Nomi Prins explains the pitfalls and power struggles that pervade life in the finance industry.
Question: Why did you leave Goldman Sachs to become a writer?
Nomi Prins: And I think along the way, I realized that I just really don’t feel in tune with what’s going on inside Wall Street firms with how things get done. With the sort of emptiness of the pursuit and the competition for making money, there was a lot of, in general, the bureaucracy that’s involved, the power plays that are involved, at some point I think I personally did not feel I wanted to be a part of that world and there are other external factors that took place as well for me, 9-11 really was one of the things that really got me to take stock, I think for a lot of people, in life, I was down on Wall Street at Goldman Sachs when that happened and at that point, I think it was like, well, I kind of don’t want to be here anyway and life’s too short and I really would rather do something that’s more fulfilling and perhaps, for me, and more enriching in general, than being a banker and making money on Wall Street.
Question: Do you feel it requires a great deal of intelligence to work on Wall Street?
Nomi Prins: I think it requires a great deal of stamina and a lot of backbone. It’s not an easy place to work, especially the higher you get in a firm, the more internal political battles become part of your day to day life. The more there is trying to take credit for certain trades versus other people in the firm trying to take credit for them, and all these tiny, little aspects of power plays that really take place and that requires to some extent, an intelligence, but also, the kind of backbone and the kind of real stamina and energy to deal with those kinds of day to day realities on Wall Street. It helps to be intelligent or quick minded, but it isn’t like Wall Street is rocket science. I mean, the reality is that how the rest of the world sees what Wall Street does seems to make it more complex than it really is inside. Things aren’t actually as complicated as they’re painted to be, I think, on the outside.
Question: Do you feel that women have as much control as men do?
Nomi Prins: I think that for anyone to have control in the banking industry, you have to be willing to fight and also play that same game, and unfortunately it is a game, rising in Wall Street is a game. It is positioning, it is strategizing, it is being good, it is being right, it is aligning with the right senior people who are moving up the chain, too. Because whether a woman or a man is attached to a particular manager, if that manager is not rising in the firm, they’re not going to do as well going forward probably as if they have aligned themselves with the sort of right team of ascent. And so a lot of that is intuition and it’s luck and it’s just, you know, staying in there and having that stamina, continuing to stand up for yourself. There isn’t a lot that’s given to anyone on Wall Street and whether you’re a woman or a man, the idea of standing up for yourself and continuing to be fighting in your own, sort of, behalf, is much more a part of it. And also asking for the same kinds of things that the people who become more powerful on Wall Street ask for. They ask for bigger positions and they ask for bigger bonuses and they demand a lot of what they ultimately get.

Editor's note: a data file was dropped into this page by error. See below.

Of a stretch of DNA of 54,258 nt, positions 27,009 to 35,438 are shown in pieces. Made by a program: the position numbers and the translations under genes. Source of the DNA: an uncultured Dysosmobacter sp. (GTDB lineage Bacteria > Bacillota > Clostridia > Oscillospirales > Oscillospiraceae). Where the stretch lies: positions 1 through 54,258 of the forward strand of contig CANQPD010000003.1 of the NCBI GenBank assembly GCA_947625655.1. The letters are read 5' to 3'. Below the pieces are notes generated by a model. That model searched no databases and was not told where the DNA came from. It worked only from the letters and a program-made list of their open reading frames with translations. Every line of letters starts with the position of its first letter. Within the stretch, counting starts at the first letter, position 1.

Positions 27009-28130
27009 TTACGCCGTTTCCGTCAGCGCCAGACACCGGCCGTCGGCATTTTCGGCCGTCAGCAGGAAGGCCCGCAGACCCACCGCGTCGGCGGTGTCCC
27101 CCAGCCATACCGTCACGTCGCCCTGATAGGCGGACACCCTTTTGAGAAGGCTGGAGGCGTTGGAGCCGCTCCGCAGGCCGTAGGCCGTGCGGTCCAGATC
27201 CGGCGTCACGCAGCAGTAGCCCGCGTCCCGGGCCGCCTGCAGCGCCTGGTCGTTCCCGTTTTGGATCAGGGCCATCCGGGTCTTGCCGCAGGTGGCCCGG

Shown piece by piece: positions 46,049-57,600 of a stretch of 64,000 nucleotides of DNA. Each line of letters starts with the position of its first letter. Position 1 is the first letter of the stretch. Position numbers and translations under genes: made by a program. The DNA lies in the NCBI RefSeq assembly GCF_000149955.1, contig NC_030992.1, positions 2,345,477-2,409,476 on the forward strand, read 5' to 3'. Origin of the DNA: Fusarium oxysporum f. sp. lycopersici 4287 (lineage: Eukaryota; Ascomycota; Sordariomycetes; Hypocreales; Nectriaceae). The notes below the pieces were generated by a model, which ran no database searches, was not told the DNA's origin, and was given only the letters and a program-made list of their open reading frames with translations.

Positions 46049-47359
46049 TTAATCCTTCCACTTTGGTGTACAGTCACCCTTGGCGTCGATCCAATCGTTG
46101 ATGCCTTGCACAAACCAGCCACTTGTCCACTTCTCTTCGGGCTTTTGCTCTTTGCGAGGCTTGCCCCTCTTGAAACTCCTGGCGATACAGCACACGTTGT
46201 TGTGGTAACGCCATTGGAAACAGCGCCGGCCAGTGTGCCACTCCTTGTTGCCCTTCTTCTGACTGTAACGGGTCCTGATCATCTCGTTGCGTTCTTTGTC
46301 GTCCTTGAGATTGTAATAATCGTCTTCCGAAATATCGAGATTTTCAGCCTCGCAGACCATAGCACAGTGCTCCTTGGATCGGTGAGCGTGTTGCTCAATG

Question: Are there any differences in how men and women get ahead in the financial world?
Nomi Prins: Well, numerically it’s not necessarily a level playing field. Certainly the CEO’s in Wall Street today are all men and they have been all men. So there is a defining process by which at the top of a firm, there’s far more men in management positions than women. Usually it’s about fifty/fifty in terms of who goes into the firm, in terms of junior analysts that are hired into the analyst programs on Wall Street, whether they come from MBA programs or from other different types of degrees, it starts fifty/fity and as it sort of goes up the chain, it tends to weed out. When I was at Goldman as a managing director there, I think less than ten percent of the managing directors were women, and the number was between nine and twelve percent, sort of depending on the year, but that was really what happened as you sort of got up the firm. And certainly management, even senior more management positions than that, it’s even fewer. So to a lot of extent, there is a certain way you need to fight throughout a firm in general, whether you are a man or a woman and it does require a lot of continued focus and energy to really go up the chain. And plus, the fact that there are more men in management, I mean, they tend to choose men, because they’re like each other, to rise with them, and so what happens is it’s kind of a bit of a self-fulfilling situation. There’s more men in positions of power, they choose men who they understand and are like and hang out with in certain ways that women don’t hang out with them and don’t connect with them. And so they choose sort of their likenesses to come out. It’s sort of like a god-like thing, if it’s a likeness that comes up through the firm, and that tends to be, and it has been more men than women.